Mailing DADA to Flint

It’s the end of January and this afternoon, for $17.27 from a Brooklyn shop, I sent the book off to Flint. Should be there Thursday. Next up, horseshoes and pumpkin seeds. 

Tags: dada flint mail

Flint Owl Letter

On December 18, 1871, W.L. Bancroft sent the president of the Flint Library Association a box containing a folio edition of “Birds of American” by naturalist and painter John James Audubon. This set of hand-coloured life-size prints is still in the collection of the Flint Public Library today. The wonderfully verbose letter of donation from Bancroft concludes with wishes for the library’s future to be “as harmonious the notes of the sweetest in his songster list of nature’s melodists.”
With the goal of writing a 
letter of donation to Kay Schwartz, current Director of the Flint Public Library, Bancroft’s note acts both as guiding dove and cumbersome albatross. How can on compete with “songster list of nature’s melodist?” I’ll be lucky to escape without typos.  

Here is the note I’m sending with the donation of the 2006  DADA exhibition catalogue.
Dear Kay Schwartz, 
Director of the Flint Public Library
My name is Michael Sarff and I am an artist living in Brooklyn, New York. In the early 90’s I attended school outside of Detroit. On the weekends during that time, I liked to clear my mind by driving around Pontiac and Flint.  For some reason, I found it calming.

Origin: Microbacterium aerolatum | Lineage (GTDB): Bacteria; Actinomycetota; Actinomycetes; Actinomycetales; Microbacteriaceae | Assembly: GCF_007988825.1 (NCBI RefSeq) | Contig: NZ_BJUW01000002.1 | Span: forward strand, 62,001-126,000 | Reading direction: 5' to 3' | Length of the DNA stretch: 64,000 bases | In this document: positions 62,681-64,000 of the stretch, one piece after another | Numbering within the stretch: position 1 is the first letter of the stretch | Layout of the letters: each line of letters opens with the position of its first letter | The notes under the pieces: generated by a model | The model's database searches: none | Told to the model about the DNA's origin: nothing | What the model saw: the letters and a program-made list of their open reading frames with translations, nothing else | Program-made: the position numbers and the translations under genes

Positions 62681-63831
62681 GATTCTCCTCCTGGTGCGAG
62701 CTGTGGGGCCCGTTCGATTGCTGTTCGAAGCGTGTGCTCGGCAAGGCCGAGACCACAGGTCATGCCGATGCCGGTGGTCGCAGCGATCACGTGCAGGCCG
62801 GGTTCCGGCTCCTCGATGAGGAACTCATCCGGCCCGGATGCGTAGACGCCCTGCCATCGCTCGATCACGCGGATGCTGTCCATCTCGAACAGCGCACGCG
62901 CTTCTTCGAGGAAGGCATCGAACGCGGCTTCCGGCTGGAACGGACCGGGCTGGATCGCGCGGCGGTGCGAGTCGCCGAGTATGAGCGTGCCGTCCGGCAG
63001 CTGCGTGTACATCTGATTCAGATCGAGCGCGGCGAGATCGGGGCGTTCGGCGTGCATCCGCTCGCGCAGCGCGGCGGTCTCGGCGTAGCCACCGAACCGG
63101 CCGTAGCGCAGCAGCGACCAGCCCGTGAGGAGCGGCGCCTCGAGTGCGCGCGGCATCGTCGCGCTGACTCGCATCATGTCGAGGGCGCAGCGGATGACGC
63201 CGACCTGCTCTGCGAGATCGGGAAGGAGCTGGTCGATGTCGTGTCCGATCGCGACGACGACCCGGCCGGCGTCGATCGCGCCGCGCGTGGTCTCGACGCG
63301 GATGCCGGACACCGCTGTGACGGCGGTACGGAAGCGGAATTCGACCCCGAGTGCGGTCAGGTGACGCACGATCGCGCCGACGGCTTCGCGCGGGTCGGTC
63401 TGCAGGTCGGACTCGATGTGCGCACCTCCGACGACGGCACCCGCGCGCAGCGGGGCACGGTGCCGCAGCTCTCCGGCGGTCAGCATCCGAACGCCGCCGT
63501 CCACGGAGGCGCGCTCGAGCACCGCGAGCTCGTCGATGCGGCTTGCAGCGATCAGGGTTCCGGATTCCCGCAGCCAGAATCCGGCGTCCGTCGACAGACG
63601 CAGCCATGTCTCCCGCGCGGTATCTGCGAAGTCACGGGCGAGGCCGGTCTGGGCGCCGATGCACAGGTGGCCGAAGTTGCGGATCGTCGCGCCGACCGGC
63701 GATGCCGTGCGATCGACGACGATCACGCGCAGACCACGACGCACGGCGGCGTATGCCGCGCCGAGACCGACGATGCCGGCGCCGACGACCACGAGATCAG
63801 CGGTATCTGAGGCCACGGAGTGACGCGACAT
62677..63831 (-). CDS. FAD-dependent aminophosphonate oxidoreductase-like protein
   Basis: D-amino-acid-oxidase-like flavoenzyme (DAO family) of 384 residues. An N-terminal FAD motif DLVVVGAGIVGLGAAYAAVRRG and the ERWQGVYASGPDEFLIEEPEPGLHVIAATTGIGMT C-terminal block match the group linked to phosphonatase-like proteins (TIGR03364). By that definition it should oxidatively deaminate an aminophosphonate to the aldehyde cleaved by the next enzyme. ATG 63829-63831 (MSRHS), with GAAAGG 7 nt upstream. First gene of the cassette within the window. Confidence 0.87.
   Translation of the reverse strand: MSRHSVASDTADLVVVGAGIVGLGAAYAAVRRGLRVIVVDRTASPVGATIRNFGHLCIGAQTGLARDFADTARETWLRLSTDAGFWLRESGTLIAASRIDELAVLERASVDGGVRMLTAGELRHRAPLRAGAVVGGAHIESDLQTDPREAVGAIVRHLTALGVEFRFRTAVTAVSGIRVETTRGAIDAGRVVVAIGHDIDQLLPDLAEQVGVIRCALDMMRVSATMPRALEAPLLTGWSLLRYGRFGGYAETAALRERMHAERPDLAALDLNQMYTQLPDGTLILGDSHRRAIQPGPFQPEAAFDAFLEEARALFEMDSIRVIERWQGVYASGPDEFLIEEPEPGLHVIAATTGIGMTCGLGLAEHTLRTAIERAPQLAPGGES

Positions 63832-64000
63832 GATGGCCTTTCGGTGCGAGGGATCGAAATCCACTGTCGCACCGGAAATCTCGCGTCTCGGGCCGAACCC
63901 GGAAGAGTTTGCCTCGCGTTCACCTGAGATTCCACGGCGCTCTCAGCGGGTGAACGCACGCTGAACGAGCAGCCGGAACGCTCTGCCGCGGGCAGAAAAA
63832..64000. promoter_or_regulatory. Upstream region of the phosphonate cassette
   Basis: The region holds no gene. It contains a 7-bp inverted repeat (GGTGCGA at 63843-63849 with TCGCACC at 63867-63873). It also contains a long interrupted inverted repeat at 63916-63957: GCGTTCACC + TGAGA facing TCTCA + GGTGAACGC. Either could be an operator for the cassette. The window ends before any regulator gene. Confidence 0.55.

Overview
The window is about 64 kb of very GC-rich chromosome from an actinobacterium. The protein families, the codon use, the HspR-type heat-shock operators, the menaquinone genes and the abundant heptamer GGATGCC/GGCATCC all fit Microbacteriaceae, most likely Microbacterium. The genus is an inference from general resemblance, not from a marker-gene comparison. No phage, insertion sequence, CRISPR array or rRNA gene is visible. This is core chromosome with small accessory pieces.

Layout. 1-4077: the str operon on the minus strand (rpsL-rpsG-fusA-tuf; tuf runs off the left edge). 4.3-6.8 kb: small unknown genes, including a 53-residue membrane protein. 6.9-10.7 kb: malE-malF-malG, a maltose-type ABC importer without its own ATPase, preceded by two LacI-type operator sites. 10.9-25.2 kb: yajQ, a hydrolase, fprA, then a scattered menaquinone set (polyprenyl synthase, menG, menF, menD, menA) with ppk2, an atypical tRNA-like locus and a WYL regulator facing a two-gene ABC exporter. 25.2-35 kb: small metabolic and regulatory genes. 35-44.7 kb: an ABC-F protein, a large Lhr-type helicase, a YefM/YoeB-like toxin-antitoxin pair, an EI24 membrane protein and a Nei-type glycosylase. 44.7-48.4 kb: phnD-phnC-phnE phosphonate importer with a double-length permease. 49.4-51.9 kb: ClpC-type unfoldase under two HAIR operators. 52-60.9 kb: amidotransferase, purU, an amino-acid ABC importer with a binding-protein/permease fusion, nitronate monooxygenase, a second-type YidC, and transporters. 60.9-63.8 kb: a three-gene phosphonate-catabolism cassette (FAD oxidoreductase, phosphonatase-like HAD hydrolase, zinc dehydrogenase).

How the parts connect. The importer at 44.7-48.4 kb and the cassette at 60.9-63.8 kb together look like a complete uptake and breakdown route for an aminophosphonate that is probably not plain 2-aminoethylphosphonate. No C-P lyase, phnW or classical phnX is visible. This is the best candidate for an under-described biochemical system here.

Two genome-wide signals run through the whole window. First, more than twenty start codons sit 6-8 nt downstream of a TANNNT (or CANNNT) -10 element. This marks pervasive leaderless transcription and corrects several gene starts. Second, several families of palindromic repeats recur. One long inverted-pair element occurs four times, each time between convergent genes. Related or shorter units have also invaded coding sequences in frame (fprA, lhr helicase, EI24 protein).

At the beginning of this year, I started a project called Flint MI  x10. Over the next 12 months, I would like to produce and install 10 artworks remotely in the city of Flint. The works are built in collaboration with the people in the city. You can find out more on the project and look at the ongoing documentation at
I would  like to begin the Flint MI x10 project with this work.
"Give the Flint Public Library a signed hardcover copy of the National Gallery of Art’s 2006  DADA exhibition catalogue. “
It would be an honor if you would accept the donation of this book to the general lending practices of the Flint Public Library. As someone who had little access to artworks growing up, books and magazines gave me a first experience with and information on art. It is my hope that in the donation of this catalogue on DADA, an art movement that impacted the way I understand art and the world, the gift of information and access is passed on.
If the donation is accepted, it would be wonderful if someone at the library could contact me when the catalogue is available on the shelves. In some initial contact with members of the Flint arts community, I understand they would like to check the catalogue out when available and hold some public readings / performances with this text.
In W.L. Bancroft’s 1871 donation letter to the Flint Library Association of the folio edition of John James Audubon’s “Birds of American”, he closes with wishes for the library’s future to be “as harmonious the notes of the sweetest in his songster list of nature’s melodists.”  I would like to end by echoing this wish for the Library, the City and the people of Flint.
My Best Regaurds,